A white man with blonde hair laying on a stained striped pillow looking up at the camera, pensively.

A Hundred Schools of Thought

Onyeka Igwe, Ruchir Joshi, and Trinh T. Minh-ha
Wednesday, February 12, 2020 at 6PM
  • Specialised Technique (2019)
  • By Onyeka Igwe

Specialised Technique is one of a trio of films made with images from the British Colonial Film Unit archives of the Aba Women’s War of 1929, the first major anti-colonial protest to British authority in West Africa, and a struggle led specifically by women. Onyeka Igwe’s own film delves deep into the technique of the Colonial Film Unit’s practice, and draws out how certain actions and gestures, like sequences of West African’s dancing, propagandized a positive image of British rule. A methodical and at times joyful reflection on questions of how, why, and for whom such images are produced, Igwe in turn develops her own filmic language in the reframing of these archival images in direct resistance to the violence of the colonial gaze.

  • Tales from Planet Kolkata (1993)
  • By Ruchir Joshi

Filmed in 1990s Calcutta, India, Tales from Planet Kolkata is a sharply canny satire on the city’s continued portrayal by the western media as a “black hole” and “the worst place in the world.” As lovingly photographed as it is acutely observed, the film is shot through with references from Godard to Hollywood, opening with Ruchir Joshi’s take on Francis Ford Coppola’s Apocalypse Now, as the director leads us on a riotous journey through the city along with a local Patua (a traditional Bengali scroll painter) and an African American video artist. In search of answers to perennial questions of cultural identity and belonging, Tales was originally commissioned by the UK’s Channel 4 television to shift the perspective of the dominant western gaze towards that of the global south.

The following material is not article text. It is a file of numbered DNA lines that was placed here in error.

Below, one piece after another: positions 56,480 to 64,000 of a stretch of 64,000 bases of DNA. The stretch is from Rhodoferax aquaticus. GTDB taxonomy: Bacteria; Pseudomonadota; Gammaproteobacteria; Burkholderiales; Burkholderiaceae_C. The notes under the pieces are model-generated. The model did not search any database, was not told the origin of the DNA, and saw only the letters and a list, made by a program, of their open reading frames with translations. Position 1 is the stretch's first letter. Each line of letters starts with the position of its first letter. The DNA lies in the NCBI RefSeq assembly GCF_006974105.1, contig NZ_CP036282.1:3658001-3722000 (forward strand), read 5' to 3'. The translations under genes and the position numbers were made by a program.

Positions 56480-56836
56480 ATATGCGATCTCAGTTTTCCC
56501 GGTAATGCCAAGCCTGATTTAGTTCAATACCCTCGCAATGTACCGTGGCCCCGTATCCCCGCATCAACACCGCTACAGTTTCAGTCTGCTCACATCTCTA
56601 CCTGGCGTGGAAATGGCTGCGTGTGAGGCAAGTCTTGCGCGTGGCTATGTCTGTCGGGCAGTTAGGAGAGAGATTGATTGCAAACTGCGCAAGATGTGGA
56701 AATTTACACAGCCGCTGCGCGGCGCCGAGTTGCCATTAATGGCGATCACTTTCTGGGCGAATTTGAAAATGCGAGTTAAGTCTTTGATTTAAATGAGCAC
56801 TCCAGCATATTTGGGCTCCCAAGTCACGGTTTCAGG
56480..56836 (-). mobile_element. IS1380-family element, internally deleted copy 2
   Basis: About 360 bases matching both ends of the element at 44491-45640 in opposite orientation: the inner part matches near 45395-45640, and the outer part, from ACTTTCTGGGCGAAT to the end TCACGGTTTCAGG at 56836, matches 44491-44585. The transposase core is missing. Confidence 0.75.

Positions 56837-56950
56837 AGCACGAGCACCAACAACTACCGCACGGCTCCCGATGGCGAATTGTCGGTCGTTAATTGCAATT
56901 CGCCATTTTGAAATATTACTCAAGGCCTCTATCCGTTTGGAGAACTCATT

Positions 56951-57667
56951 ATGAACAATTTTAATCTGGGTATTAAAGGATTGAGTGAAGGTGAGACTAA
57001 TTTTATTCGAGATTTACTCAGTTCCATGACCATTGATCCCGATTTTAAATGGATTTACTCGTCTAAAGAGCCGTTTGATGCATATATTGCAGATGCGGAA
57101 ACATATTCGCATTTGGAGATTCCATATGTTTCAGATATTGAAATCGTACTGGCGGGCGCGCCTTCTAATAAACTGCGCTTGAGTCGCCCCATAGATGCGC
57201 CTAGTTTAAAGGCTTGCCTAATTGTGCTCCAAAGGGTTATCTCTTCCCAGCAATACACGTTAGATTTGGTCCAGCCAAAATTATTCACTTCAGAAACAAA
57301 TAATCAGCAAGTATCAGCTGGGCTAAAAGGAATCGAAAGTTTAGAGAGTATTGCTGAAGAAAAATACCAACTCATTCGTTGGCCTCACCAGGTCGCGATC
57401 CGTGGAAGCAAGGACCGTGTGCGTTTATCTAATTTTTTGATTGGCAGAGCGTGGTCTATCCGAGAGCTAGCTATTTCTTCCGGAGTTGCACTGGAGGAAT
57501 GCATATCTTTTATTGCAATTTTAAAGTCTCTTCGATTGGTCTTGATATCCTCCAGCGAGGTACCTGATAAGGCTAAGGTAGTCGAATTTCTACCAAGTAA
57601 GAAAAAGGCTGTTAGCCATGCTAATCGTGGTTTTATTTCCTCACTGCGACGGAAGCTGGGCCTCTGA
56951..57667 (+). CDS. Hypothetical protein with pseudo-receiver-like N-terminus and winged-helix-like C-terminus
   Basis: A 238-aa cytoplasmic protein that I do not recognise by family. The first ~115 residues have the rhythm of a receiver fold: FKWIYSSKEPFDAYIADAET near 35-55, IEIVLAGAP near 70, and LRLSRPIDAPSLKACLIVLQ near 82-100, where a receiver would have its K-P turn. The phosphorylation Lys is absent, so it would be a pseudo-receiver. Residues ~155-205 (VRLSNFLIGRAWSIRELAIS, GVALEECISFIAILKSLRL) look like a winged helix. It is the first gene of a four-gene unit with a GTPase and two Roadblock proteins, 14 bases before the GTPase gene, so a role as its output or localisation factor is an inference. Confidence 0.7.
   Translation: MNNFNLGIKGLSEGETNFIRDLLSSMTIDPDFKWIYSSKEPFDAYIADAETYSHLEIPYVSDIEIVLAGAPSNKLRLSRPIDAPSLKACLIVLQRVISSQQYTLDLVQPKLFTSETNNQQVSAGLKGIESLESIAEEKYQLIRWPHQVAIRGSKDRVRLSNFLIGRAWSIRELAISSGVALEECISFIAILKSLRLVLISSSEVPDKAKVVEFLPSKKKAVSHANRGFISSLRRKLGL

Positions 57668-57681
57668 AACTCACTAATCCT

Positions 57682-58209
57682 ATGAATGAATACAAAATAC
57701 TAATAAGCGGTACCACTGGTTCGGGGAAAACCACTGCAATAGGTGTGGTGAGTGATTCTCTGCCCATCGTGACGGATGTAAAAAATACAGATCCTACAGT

• Shoot for the Contents (1992)
  • By Trinh T. Minh-ha

Shoot for the Contents is a richly layered documentary that hinges on the protests that sparked the massacre at Tiananmen Square in 1989. Trinh T. Minh-ha draws out the expansive relationship between images, sounds, and the process of filmmaking itself in order to translate the complex motifs of Chinese allegory through the moving image. Titled after a Chinese guessing game, Shoot for the Contents delicately layers the voices of women artists and philosophers with Chinese music in an intimate meditation on Mao’s iconic phrase: “Let a hundred flowers blossom and a hundred schools of thought contend.” All the while questioning conventions of the documentary format and questions of veracity in terms of political representation, structures of power, and the production of cultural identity.

Refreshments will be served.

Main Image: Ruchir Joshi, Tales from Planet Kolkata (1993). Courtesy the artist and Arsenal-Institut für Film und Videokunst e.V.

An African woman flipping her hair, blurred in motion as people behind her look on.

Onyeka Igwe, Specialised Technique (2019).

Courtesy the artist
An African woman wearing her traditional dress, white text Is it why I look down?

Onyeka Igwe, Specialised Technique (2019).

Courtesy the artist
Two Japanese women standing amongst geometric sculptures  of various sizes.

Trinh T. Minh-ha, Shoot for the Contents (1992).

Courtesy the artist and Women Make Movies

Dates + Tickets

A Hundred Schools of Thought
Onyeka Igwe, Ruchir Joshi, and Trinh T. Minh-ha
Wednesday 12
6:00 PM
February 2020
$10 / RPI Students: in advance $6, same day FREE
As part of
Presented By

EMPAC Spring 2020

Event Type



EMPAC Spring 2020 presentations, residencies, and commissions are made possible by Rensselaer Polytechnic Institute, with additional support from the National Endowment for the Arts; New York State Council on the Arts with the support of Governor Andrew M. Cuomo and the New York State Legislature; the Australian Government through the Australia Council for the Arts; and Vlaamse Gemeenschap, department of Culture, Youth, and Media.